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Red Hat Again Tries to Move Beyond OS Level

Planned purchase of JBoss gives Linux vendor new hope in app server market

By Eric Lai and Heather Havenstein
April 17, 2006 12:00 PM ET

Computerworld - Red Hat Inc.'s planned acquisition of application server vendor JBoss Inc. is its third attempt to move up the open-source software stack in a big way. And it's hoping that this time proves to be the charm.

Red Hat has had limited success at getting users to adopt the directory server software it launched last June and a Java-based application server that it released in 2004. But some IT managers applauded its proposed marriage with JBoss.

"Of all the potential firms that could have acquired JBoss, we feel that Red Hat - being an open-source proponent -- is a good match for us," said Barry Strasnick, CIO at Citi-Street LLC, a Quincy, Mass., company that manages benefits programs for companies and government agencies.

CitiStreet, which formerly was a big user of BEA Systems Inc.'s WebLogic application server, started moving to the open-source JBoss technology two years ago. Now the company uses JBoss on top of Red Hat Linux to support all of its mission-critical applications, Strasnick said.

Badri Nittoor, CEO of JBoss systems integrator Tripod Technologies LLC in Cherry Hill, N.J., said the acquisition will move Red Hat closer to having an enterprise-class stack of open-source software.

But he added that it remains to be seen how well the cultures of the two companies will mesh, since JBoss has more control over the source code for its software than Red Hat does over Linux.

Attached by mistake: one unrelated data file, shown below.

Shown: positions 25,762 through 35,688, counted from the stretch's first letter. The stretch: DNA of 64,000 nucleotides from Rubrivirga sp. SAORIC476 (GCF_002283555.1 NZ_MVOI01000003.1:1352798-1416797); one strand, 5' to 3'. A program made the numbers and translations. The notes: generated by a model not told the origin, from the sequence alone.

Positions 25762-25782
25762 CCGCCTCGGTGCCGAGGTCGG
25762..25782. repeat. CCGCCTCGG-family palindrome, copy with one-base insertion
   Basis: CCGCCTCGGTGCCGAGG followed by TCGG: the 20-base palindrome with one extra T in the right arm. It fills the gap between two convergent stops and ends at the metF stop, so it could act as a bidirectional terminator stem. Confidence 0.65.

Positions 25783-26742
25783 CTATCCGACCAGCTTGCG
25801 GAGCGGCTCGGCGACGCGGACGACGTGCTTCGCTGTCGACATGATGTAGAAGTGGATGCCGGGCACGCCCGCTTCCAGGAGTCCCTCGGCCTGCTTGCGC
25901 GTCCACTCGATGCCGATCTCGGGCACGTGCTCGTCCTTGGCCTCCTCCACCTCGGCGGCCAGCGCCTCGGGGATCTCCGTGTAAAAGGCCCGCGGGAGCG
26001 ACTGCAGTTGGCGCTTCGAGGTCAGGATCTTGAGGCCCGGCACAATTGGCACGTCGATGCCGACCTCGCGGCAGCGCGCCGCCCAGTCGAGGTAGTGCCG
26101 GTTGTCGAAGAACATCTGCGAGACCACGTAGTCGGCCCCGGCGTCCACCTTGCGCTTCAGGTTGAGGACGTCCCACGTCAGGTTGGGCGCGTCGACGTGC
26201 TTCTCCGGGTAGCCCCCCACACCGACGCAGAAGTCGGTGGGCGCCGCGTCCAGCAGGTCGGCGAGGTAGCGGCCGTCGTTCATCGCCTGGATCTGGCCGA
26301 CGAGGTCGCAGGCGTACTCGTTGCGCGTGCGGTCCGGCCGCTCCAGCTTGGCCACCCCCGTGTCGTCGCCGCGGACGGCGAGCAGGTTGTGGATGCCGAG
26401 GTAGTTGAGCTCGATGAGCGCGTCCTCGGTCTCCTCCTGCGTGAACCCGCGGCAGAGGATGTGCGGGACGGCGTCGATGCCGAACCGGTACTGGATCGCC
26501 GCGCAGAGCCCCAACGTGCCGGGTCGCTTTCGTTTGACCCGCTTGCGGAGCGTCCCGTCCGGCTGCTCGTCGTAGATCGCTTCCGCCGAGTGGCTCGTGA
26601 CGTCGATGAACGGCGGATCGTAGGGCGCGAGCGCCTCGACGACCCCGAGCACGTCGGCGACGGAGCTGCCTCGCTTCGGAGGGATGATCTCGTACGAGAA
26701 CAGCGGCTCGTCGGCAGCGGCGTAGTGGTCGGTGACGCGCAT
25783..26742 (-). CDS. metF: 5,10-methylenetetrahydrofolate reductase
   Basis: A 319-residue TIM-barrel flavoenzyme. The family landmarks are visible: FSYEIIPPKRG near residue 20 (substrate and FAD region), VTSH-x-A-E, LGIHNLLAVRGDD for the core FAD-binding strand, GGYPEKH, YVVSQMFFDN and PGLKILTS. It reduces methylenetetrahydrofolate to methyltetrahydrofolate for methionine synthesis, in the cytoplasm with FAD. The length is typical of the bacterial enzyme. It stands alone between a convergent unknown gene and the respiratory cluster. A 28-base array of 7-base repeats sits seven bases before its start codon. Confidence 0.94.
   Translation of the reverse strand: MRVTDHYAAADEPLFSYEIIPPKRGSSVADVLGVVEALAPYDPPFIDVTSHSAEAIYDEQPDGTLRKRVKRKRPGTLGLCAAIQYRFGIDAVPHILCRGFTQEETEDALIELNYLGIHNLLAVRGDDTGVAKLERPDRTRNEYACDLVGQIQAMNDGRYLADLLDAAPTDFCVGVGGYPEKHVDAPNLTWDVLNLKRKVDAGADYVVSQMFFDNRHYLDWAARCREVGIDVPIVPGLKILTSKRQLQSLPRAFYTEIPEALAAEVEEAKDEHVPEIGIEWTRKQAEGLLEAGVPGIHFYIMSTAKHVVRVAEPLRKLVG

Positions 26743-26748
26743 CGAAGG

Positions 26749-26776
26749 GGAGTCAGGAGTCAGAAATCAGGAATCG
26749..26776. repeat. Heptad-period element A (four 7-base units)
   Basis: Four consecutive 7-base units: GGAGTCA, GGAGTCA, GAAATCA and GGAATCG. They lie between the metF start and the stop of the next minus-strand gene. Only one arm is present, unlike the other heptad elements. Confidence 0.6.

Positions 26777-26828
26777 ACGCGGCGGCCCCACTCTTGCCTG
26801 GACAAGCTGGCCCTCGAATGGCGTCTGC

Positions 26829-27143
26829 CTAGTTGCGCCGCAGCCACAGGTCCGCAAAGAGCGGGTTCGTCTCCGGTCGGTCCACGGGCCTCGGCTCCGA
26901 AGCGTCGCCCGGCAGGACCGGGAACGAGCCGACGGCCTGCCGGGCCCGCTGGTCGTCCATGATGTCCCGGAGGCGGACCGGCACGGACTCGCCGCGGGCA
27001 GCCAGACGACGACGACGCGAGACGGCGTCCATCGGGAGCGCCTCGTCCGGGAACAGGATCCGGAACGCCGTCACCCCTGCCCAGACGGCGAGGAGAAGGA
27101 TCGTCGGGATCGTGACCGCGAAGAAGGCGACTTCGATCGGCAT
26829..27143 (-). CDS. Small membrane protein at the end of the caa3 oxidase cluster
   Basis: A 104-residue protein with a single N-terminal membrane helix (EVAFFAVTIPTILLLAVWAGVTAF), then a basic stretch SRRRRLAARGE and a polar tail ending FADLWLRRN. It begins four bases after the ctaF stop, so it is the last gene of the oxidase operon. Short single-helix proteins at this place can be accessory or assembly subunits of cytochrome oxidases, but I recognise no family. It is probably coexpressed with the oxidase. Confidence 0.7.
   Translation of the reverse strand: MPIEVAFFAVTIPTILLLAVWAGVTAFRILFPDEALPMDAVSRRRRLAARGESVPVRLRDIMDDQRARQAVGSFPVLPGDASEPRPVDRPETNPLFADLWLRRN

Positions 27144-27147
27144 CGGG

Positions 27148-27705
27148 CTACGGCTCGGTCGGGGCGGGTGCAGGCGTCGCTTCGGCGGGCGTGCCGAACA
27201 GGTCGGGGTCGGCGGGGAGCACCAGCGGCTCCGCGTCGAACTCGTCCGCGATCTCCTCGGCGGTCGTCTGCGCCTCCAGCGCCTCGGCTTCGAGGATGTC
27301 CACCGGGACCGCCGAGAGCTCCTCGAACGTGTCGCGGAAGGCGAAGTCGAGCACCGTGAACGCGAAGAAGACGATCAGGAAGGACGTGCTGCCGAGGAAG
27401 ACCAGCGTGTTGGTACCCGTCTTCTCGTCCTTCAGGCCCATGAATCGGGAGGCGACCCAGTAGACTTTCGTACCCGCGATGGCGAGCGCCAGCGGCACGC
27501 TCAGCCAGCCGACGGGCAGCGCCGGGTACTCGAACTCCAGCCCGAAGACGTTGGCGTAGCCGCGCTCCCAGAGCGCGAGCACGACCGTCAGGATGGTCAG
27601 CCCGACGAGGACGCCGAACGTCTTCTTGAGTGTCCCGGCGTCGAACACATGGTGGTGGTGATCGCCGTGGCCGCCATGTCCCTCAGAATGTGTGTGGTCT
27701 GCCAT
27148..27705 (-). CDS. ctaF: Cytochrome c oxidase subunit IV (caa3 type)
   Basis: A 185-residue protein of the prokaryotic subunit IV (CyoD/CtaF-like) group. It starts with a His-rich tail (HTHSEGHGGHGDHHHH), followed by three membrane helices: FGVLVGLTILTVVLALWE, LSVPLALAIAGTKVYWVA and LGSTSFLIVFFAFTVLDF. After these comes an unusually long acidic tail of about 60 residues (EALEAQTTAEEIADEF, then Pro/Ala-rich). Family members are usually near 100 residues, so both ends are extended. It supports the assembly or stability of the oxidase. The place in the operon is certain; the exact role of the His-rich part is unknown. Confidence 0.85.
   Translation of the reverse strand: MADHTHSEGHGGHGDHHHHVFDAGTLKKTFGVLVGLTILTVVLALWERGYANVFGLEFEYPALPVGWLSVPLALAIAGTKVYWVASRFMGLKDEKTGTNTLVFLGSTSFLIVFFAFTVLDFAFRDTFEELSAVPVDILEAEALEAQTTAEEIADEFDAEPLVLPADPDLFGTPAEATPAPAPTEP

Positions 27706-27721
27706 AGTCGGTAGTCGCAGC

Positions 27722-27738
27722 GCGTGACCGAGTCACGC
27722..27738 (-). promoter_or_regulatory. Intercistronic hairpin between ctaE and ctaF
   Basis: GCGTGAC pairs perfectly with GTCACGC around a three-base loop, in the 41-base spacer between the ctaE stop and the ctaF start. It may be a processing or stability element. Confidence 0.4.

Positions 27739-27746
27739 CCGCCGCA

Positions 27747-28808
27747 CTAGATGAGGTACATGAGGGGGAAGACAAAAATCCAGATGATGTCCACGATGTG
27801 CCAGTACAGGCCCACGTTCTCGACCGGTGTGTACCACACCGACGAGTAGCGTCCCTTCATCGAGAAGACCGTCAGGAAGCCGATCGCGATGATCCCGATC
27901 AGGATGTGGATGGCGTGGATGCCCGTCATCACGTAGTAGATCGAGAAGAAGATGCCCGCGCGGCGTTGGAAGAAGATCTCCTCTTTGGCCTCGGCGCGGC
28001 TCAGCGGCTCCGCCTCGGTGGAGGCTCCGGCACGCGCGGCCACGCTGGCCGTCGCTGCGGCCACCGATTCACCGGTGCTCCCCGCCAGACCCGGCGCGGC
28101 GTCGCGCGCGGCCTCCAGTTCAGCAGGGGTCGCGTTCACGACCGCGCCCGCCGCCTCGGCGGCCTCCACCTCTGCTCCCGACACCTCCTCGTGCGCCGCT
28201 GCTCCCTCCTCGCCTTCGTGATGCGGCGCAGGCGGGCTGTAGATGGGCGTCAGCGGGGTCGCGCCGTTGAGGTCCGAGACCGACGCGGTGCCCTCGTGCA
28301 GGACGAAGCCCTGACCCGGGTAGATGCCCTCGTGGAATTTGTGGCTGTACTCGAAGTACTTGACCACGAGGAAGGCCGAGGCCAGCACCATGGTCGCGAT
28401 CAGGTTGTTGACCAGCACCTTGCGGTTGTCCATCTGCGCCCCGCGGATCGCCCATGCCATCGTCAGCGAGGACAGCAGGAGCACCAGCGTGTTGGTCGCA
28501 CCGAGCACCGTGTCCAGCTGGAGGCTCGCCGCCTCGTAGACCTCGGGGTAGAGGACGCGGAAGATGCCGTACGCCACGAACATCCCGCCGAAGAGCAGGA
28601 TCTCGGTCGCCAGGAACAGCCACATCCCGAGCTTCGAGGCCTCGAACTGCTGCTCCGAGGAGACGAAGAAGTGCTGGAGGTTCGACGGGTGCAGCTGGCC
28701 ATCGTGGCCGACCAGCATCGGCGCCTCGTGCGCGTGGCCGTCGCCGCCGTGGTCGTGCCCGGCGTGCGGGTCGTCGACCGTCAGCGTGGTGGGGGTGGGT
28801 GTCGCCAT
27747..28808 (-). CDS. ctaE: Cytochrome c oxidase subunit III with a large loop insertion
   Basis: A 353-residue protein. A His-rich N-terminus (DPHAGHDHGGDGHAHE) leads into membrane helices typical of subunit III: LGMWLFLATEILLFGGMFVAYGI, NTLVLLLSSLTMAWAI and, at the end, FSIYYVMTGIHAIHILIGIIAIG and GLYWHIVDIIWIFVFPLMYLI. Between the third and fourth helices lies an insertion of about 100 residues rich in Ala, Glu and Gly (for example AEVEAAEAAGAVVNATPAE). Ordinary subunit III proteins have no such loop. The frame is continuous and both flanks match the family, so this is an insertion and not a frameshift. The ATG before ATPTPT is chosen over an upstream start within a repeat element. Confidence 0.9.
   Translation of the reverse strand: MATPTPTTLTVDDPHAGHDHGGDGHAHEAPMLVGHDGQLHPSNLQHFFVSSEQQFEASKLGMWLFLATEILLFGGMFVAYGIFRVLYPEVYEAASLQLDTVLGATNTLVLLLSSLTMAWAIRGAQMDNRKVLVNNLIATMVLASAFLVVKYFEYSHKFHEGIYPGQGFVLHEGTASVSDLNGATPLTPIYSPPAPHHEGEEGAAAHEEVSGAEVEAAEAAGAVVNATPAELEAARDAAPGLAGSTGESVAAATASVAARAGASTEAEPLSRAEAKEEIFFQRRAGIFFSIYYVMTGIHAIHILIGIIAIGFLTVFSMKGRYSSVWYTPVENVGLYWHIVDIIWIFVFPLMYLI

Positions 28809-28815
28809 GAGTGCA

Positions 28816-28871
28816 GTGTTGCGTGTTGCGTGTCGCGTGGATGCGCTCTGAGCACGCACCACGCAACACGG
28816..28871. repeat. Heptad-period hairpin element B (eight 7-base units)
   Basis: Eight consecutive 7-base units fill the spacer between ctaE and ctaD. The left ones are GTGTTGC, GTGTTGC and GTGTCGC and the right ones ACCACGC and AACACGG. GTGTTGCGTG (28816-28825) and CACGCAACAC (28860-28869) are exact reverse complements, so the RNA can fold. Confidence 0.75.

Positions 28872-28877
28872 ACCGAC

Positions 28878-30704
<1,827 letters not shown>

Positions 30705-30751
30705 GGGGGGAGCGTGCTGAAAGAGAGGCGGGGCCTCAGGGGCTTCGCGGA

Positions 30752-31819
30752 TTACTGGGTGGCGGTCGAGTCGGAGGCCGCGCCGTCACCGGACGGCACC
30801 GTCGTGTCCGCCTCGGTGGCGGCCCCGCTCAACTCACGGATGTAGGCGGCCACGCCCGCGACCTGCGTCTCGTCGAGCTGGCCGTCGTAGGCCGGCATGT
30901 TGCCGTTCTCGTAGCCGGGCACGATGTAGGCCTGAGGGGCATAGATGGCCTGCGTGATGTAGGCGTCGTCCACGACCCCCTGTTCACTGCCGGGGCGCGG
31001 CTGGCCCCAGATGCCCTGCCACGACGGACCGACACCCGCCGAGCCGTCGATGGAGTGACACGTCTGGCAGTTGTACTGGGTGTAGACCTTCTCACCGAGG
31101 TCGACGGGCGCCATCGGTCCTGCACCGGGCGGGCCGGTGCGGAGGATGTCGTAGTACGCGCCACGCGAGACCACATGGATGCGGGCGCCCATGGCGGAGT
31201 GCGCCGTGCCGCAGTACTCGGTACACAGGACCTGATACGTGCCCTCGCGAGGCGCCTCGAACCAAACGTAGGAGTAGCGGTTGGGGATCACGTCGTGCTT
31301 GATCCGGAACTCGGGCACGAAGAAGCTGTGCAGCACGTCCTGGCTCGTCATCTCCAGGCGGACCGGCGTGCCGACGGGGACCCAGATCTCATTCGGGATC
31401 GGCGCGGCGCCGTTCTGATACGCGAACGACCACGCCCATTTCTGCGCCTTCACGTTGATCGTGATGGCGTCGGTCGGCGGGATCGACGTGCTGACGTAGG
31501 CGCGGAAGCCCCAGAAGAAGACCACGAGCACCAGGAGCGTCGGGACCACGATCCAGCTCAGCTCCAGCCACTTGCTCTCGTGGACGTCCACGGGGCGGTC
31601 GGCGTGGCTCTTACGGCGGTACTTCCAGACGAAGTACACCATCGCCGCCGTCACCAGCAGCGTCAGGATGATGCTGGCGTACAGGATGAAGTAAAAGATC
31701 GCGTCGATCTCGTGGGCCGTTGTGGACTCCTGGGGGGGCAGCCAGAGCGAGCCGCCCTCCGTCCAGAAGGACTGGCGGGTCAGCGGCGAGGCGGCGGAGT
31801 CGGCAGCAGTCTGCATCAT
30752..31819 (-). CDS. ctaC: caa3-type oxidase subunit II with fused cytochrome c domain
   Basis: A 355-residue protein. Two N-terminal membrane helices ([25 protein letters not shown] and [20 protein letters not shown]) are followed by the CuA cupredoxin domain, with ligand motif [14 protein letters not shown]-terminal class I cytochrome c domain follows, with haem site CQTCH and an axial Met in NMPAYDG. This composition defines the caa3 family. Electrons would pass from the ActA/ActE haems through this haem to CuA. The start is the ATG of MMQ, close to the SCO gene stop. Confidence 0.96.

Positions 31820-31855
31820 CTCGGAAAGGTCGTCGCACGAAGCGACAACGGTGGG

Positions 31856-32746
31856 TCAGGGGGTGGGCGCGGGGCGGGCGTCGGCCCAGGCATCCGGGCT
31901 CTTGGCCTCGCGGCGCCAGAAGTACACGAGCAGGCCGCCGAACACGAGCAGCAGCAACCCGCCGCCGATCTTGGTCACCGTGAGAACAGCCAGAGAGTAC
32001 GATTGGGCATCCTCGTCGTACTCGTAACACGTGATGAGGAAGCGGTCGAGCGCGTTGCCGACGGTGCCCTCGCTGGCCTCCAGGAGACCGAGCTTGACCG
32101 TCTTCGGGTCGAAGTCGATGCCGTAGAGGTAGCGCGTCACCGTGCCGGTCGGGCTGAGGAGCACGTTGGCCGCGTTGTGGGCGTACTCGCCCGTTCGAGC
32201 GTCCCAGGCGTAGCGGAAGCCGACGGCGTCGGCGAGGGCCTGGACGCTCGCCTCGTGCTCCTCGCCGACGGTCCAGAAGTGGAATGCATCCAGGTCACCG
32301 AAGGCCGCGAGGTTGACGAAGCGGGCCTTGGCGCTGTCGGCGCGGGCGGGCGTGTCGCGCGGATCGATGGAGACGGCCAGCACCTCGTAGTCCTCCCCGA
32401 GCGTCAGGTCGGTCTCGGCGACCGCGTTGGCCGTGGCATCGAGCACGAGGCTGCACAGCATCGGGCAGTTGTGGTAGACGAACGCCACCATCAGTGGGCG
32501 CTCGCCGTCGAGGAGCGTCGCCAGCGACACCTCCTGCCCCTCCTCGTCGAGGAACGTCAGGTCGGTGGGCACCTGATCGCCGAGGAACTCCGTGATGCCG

Raleigh, N.C.-based Red Hat said it agreed to pay at least $350 million in cash and stock for Atlanta-based JBoss. It added that the price tag could rise to $420 million if JBoss meets certain financial targets under Red Hat's ownership.

Red Hat unveiled its Directory Server software, bought from America Online Inc.'s Netscape division, at its first user conference last spring.

Stiff Competition

But that market is dominated by Microsoft Corp.'s Active Directory, followed by Novell Inc.'s eDirectory software, said Sara Radicati, principal analyst at The Radicati Group Inc. in Palo Alto, Calif. Red Hat's market share "is very small, let's put it that way," she said.

Red Hat also offers an application server based on the open-source Jonas technology developed by the ObjectWeb Consortium in Montbonnot, France. Red Hat CEO Matthew Szulik said during a conference call last week that the company has made "a significant investment in Jonas, and we expect that to continue."

But Laurent Lachal, an analyst at London-based Ovum Ltd., said Red Hat has been disappointed by the adoption of Jonas and is unlikely to devote a lot of resources to that technology once it owns JBoss.



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